Stories of March

Since I procrastinate like the best when it comes to documenting (both privately and publicly) my life milestones, it’s high time for a personal update. Maybe I delay because certain events feel too sacred to lock onto a page . . . like when you snap a picture but you know your smudgy smart phone can’t capture the justice the landscape deserves.

But, lately, I’ve noticed how much I relish reading a blog post, prayer letter or post with pieces of the author’s heart tangled up in it. When it’s their story, it draws me in as I relate, imagine, rejoice, and empathize.

We love stories.

So I don’t want to withhold my stories from this very special month of March.

March 1st marked three years from when my husband first messaged me and a long-distance romance was birthed. Neither of us knew where a simple message would lead, but with so much in common, our conversation exploded and one thing led to another. After four months of writing and skyping, we met in person, and the rest is history.

March 16th signified our engagement just two years ago. I’ll never forget the roller coaster day that ended with a ring and cheesecake. God is good.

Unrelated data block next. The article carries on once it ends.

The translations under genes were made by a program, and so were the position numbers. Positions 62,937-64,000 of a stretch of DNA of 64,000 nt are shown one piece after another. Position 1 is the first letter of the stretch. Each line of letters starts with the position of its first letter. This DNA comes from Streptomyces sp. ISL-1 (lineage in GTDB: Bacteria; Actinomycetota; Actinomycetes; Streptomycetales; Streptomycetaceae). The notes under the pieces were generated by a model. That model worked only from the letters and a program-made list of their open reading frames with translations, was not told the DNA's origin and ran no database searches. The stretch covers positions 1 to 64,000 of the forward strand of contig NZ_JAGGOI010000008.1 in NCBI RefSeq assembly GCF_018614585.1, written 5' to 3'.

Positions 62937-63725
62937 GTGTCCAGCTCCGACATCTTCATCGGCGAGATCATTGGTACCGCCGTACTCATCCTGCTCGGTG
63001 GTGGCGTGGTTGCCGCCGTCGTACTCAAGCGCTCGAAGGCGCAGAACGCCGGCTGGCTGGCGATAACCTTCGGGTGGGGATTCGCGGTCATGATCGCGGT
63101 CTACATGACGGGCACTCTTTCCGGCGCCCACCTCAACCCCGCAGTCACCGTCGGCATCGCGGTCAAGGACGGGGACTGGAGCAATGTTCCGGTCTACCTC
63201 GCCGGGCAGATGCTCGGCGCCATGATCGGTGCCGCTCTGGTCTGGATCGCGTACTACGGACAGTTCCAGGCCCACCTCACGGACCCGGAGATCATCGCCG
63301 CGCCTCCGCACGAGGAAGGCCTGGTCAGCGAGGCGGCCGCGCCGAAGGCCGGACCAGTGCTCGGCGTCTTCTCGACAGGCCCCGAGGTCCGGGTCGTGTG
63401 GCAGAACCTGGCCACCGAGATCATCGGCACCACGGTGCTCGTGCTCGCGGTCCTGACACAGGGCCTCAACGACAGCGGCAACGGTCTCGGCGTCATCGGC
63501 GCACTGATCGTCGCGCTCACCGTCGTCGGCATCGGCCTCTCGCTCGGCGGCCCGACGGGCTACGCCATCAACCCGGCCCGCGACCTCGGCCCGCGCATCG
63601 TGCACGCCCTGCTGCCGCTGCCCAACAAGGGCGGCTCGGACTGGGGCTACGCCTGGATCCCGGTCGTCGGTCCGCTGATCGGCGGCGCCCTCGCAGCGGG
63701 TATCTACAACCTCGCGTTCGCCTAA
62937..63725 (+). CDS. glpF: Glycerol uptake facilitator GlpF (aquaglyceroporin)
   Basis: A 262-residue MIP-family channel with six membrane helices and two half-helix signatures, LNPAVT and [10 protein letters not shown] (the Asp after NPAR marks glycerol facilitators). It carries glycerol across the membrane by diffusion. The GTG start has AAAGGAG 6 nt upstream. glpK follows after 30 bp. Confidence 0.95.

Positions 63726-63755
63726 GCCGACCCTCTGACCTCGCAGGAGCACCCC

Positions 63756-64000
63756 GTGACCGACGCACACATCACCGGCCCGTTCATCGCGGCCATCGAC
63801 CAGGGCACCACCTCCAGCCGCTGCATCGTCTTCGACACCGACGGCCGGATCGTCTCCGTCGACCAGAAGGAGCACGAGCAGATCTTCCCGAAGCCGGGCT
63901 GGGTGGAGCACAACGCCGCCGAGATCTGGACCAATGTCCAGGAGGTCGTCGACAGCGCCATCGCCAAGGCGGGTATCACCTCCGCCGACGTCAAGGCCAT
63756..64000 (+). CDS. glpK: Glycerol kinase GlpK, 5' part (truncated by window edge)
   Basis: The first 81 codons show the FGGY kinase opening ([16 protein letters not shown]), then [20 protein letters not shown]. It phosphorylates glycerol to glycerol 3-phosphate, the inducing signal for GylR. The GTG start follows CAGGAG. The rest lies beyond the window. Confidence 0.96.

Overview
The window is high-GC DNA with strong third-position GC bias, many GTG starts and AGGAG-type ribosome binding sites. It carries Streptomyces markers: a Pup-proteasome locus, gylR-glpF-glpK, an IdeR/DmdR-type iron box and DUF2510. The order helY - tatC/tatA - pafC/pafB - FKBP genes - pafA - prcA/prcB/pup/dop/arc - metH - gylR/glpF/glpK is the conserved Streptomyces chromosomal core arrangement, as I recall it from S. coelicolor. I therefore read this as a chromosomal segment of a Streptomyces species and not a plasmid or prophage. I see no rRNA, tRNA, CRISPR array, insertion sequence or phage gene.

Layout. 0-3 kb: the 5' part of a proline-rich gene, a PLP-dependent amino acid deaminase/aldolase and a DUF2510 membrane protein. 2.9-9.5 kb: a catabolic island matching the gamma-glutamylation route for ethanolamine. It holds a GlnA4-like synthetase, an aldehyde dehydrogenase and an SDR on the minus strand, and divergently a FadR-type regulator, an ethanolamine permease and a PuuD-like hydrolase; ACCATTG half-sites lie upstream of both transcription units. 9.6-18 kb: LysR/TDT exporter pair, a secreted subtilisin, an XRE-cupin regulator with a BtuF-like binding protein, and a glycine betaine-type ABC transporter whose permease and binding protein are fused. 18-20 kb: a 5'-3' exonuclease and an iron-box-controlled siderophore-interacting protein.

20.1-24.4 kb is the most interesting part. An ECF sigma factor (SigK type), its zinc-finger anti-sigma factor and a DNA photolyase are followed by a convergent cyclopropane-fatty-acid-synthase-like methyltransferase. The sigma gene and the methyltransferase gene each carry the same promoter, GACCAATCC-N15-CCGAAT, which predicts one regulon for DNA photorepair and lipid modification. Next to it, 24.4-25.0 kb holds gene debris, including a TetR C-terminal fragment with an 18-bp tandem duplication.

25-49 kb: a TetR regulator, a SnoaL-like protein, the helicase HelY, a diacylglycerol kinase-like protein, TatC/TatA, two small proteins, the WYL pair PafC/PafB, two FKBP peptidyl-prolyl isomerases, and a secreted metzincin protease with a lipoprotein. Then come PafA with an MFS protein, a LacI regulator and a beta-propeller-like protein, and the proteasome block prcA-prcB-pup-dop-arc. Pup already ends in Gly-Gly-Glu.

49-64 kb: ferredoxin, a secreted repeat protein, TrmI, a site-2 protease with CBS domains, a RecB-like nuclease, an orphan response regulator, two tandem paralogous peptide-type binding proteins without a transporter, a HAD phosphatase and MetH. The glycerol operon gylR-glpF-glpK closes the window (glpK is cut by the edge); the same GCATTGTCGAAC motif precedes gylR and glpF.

One year ago March makes me think of empty offices, Frozen 2, Greek food, virtual meetings, remote church, and Psalm 34. It reminds me of long springtime strolls, rehearsing the sovereignty and goodness of God.

And now this March is the month where we’re experiencing many sweet firsts with our firstborn son. His name is Judah Charles, and he turned one month today. God answered so many prayers relating to our pregnancy and birth, and we’re smitten with the precious little man! The journey of being a stay-at-home mom has truly been a gift.

It’s stunning how much we love him. While falling in love with a spouse leading up to marriage is gradual (with some uncertainty), love for a child is unconditional and instant. It mirrors how our Heavenly Father loves us even when we are helpless and unreasonable.

Welcome to our family, Judah! We can’t wait to see the story He writes for you.

What are your stories of March?

Vacation In Kansas?

Plunging into a gold mine and scaling Pikes Peak — were just two of the adventures at our family reunion in Colorado two years ago. My uncle booked the same camp for our 2020 reunion because we loved the area so much.

But I only had to read a handful of missionary prayer letters to know 2020 plans were seismically shifting to the ends of the earth. So it wasn’t a huge shock when our camp location had to change last minute.